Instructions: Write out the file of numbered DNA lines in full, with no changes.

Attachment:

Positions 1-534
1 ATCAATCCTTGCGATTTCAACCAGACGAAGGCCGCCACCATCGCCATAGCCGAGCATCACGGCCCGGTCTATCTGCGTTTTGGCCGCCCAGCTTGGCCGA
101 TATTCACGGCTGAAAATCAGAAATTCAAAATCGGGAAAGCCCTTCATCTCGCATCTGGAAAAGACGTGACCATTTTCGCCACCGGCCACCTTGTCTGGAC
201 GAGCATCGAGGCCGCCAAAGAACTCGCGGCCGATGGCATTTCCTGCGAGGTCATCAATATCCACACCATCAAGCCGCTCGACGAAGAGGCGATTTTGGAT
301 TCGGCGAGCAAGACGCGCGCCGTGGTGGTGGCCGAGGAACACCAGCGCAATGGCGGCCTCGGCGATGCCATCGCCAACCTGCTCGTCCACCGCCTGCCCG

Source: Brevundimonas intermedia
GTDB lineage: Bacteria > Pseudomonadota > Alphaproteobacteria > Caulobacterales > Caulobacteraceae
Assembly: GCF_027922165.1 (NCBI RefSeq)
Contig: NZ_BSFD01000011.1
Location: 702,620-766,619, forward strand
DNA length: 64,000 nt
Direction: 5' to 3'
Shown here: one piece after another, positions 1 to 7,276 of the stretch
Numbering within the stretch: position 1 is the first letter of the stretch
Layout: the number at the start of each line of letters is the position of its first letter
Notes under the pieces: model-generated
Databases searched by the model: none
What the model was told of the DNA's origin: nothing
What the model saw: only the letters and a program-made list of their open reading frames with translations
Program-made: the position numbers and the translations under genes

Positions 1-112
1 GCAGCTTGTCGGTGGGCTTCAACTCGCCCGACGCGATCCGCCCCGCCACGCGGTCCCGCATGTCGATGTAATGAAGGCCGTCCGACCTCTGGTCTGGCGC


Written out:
Positions 1-534
1 ATCAATCCTTGCGATTTCAACCAGACGAAGGCCGCCACCATCGCCATAGCCGAGCATCACGGCCCGGTCTATCTGCGTTTTGGCCGCCCAGCTTGGCCGA
101 TATTCACGGCTGAAAATCAGAAATTCAAAATCGGGAAAGCCCTTCATCTCGCATCTGGAAAAGACGTGACCATTTTCGCCACCGGCCACCTTGTCTGGAC
201 GAGCATCGAGGCCGCCAAAGAACTCGCGGCCGATGGCATTTCCTGCGAGGTCATCAATATCCACACCATCAAGCCGCTCGACGAAGAGGCGATTTTGGAT
301 TCGGCGAGCAAGACGCGCGCCGTGGTGGTGGCCGAGGAACACCAGCGCAATGGCGGCCTCGGCGATGCCATCGCCAACCTGCTCGTCCACCGCCTGCCCG

Source: Brevundimonas intermedia
GTDB lineage: Bacteria > Pseudomonadota > Alphaproteobacteria > Caulobacterales > Caulobacteraceae
Assembly: GCF_027922165.1 (NCBI RefSeq)
Contig: NZ_BSFD01000011.1
Location: 702,620-766,619, forward strand
DNA length: 64,000 nt
Direction: 5' to 3'
Shown here: one piece after another, positions 1 to 7,276 of the stretch
Numbering within the stretch: position 1 is the first letter of the stretch
Layout: the number at the start of each line of letters is the position of its first letter
Notes under the pieces: model-generated
Databases searched by the model: none
What the model was told of the DNA's origin: nothing
What the model saw: only the letters and a program-made list of their open reading frames with translations
Program-made: the position numbers and the translations under genes

Positions 1-112
1 GCAGCTTGTCGGTGGGCTTCAACTCGCCCGACGCGATCCGCCCCGCCACGCGGTCCCGCATGTCGATGTAATGAAGGCCGTCCGACCTCTGGTCTGGCGC